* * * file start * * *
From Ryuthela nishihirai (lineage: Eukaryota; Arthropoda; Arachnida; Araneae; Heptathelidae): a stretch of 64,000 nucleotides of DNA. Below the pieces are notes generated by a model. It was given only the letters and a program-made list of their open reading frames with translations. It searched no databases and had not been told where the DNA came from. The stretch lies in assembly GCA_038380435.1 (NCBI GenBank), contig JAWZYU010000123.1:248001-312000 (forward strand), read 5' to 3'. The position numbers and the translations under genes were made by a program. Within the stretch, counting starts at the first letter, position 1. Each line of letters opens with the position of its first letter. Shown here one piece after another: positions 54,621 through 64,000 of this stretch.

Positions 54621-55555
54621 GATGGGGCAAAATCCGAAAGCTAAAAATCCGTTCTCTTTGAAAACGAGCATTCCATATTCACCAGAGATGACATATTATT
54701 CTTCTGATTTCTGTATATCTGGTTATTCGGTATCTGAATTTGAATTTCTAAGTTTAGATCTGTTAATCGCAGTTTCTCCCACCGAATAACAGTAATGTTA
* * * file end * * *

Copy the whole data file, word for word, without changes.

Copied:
From Ryuthela nishihirai (lineage: Eukaryota; Arthropoda; Arachnida; Araneae; Heptathelidae): a stretch of 64,000 nucleotides of DNA. Below the pieces are notes generated by a model. It was given only the letters and a program-made list of their open reading frames with translations. It searched no databases and had not been told where the DNA came from. The stretch lies in assembly GCA_038380435.1 (NCBI GenBank), contig JAWZYU010000123.1:248001-312000 (forward strand), read 5' to 3'. The position numbers and the translations under genes were made by a program. Within the stretch, counting starts at the first letter, position 1. Each line of letters opens with the position of its first letter. Shown here one piece after another: positions 54,621 through 64,000 of this stretch.

Positions 54621-55555
54621 GATGGGGCAAAATCCGAAAGCTAAAAATCCGTTCTCTTTGAAAACGAGCATTCCATATTCACCAGAGATGACATATTATT
54701 CTTCTGATTTCTGTATATCTGGTTATTCGGTATCTGAATTTGAATTTCTAAGTTTAGATCTGTTAATCGCAGTTTCTCCCACCGAATAACAGTAATGTTA